Pinterest is allowing businesses to create an engagement campaign with Promoted Pins to reach people while they’re planning their next move. The platform already lets brands target audiences based on users’ interests and life stages, such as travelers and Millennials. Pinterest uses a cost-per-engagement (CPE) model that helps companies track a user’s future interest. When people engage with a Pin through closeups, repins or clicks, they’re showing intent to act.
Businesses pay for each engagement (a closeup, repin or click) on Promoted Pins, which are currently only available in the U.S. That means brands don’t pay for the impressions or just the number of eyeballs that see the pin, they pay for each action a user has taken, such as clicking through the pin to the website. The updated Pinterest Ads Manager allows them to track the performance of all of the campaigns, and get alerts to take action and optimize the Promoted Pins.
The .gif-like Cinematic Pins are a subset of Promoted Pins. These motion-based videos are activated when users scroll. The user can tap the pin to enlarge it and watch the full clip. If you want your business or product to get noticed, then use captivating Cinematic Pins to make user’s thumbs stop in their tracks. The Pin Factory can create Pin images and descriptions for a nominal fee.
Potential for Brands
Buyable Pins could be great for businesses because Pinterest users aren’t just looking for inspiration, they’re ready to buy. These blue pins could make transactions seamless for users and cash in on the users’ impulse to have a cool item right then.
Promoted Pins help brands get exposed to people who may not follow that brand yet. Thanks to the Pinterest Smart Feed algorithm, Promoted Pins get higher priority than regular pins in a user’s feed, increasing the chances of it being seen by the target audience. So the branded content could reach a larger audience; therefore, increasing leads for the brand.
Brands could use Promoted Pins to highlight seasonal content, campaigns, contests or other time-sensitive material. Companies could promote a pin to resurface great, evergreen content posted a few months ago and bring more attention to it. For example, if a brand sees that something is trending, it could promote a pin with related content. To see what works best with Pinners, a brand could do an A/B or split test on two Promoted Pins featuring the same content. The images, call to action or copy could differentiate the promotions. Analytics could tell the company which style is most appealing so they can produce similar pins.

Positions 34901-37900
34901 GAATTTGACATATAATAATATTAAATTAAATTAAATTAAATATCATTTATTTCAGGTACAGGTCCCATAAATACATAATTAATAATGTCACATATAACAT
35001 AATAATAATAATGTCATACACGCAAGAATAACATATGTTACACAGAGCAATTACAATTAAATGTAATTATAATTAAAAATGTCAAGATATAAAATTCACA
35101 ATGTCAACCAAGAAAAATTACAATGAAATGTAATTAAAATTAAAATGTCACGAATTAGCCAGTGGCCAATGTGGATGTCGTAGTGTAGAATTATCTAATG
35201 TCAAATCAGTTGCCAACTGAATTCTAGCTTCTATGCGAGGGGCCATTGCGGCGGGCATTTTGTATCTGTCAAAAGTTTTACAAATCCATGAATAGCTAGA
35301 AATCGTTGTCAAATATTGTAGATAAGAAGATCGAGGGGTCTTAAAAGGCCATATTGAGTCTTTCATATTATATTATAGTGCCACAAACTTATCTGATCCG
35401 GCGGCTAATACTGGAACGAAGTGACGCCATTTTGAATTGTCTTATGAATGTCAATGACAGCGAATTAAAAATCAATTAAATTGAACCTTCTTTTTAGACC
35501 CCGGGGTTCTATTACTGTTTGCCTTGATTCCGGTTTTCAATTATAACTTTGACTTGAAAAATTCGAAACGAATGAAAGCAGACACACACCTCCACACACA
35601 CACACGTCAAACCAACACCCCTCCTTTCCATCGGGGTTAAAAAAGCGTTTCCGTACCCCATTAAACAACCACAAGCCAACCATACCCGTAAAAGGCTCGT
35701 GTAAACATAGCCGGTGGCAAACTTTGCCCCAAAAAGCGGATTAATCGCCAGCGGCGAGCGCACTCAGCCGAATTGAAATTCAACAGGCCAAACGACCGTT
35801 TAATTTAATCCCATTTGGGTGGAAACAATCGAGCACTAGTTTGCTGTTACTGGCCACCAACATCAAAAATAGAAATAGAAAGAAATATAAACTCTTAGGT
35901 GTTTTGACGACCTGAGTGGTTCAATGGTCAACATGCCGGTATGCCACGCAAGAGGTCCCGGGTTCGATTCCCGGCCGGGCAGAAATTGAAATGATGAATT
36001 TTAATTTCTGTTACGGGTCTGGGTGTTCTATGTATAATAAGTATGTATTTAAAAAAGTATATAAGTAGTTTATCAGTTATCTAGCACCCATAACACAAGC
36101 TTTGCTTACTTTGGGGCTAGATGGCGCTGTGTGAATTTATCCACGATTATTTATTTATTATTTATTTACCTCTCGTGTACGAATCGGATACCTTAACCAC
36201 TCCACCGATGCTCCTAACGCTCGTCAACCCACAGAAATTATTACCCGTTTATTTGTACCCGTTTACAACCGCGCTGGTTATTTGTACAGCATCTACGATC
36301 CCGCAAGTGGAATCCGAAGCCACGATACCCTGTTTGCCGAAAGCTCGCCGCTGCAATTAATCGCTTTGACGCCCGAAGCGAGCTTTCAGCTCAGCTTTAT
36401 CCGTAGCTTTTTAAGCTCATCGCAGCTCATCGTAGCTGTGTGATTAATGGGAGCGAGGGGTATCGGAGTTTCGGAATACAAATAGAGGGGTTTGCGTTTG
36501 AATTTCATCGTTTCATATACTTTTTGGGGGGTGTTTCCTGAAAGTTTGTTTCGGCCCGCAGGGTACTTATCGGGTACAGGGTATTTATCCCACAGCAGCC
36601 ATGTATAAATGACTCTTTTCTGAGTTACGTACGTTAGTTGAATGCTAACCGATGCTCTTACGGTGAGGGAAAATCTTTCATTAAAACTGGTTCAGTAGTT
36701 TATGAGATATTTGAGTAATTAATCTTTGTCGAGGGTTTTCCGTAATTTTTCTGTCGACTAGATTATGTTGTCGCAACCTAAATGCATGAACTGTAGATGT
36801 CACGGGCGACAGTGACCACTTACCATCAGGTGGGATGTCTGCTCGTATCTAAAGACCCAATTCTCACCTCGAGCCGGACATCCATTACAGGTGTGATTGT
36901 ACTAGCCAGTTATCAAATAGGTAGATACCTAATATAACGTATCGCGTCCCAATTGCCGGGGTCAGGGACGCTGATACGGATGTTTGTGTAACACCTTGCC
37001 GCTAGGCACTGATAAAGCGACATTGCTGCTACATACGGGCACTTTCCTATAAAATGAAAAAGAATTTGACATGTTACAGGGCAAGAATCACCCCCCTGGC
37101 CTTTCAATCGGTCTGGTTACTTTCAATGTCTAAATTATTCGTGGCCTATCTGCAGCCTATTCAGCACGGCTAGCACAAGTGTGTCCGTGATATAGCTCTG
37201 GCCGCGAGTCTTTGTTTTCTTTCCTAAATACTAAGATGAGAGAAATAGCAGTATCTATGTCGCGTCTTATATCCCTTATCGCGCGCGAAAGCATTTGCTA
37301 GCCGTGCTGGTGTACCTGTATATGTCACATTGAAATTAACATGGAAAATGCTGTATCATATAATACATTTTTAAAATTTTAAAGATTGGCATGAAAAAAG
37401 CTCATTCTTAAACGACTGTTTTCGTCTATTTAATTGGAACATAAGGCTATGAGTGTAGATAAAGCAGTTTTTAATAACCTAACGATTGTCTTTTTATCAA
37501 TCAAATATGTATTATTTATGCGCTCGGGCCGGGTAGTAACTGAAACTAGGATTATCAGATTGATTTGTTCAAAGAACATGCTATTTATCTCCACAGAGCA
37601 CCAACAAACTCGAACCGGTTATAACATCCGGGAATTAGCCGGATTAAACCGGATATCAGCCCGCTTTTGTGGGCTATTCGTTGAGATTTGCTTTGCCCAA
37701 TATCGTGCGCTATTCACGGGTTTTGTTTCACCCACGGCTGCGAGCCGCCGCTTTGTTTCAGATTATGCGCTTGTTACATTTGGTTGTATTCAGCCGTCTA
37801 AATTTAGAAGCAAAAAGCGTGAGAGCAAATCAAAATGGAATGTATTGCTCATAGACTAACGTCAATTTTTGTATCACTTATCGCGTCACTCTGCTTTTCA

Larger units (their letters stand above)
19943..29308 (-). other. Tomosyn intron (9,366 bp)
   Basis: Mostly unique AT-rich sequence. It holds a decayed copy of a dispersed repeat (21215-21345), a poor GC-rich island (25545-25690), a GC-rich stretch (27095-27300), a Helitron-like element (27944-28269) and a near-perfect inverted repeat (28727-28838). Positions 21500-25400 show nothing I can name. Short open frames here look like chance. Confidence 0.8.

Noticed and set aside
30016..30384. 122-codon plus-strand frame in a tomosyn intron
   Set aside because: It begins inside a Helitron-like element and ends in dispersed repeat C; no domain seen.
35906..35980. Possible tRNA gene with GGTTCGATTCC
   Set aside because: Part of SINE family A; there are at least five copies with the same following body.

Lastly, Cinematic Pins give brands the opportunity to create quick tutorials, show a clip of an influencer with a product and tell their stories. For example, Wendy’s is using gif-like images to spread the message that their salad ingredients are fresh, not frozen. The food chain’s Cinematic Pins show strawberries ripening, going from the basket to the salad on the table. Within the three-second clip, Wendy’s has captured the users attention.
Facebook’s News Feed Lets Users Pick what Pages to See First, Discover New Pages
Facebook’s iOS app has revamped the News Feed preferences to allow users to:
- prioritize who to see first (friends and fan pages)
- unfollow people to hide their posts and discover new pages
- reconnect with people who they unfollowed
- discover new pages
Android app and desktop users will receive the updates later.
Potential for Brands
Brands could suggest their followers include them in one of their 30 high priority accounts so they can see at the top of their News Feed to stay up-to-date on the latest news, sales and giveaways.
The option to “discover new pages” could help smaller companies and organizations gain recognition with little to no spending on advertisements. Facebook makes suggestions based on the pages users already like or pages Friends with similar tastes like. Variety is the spice of life!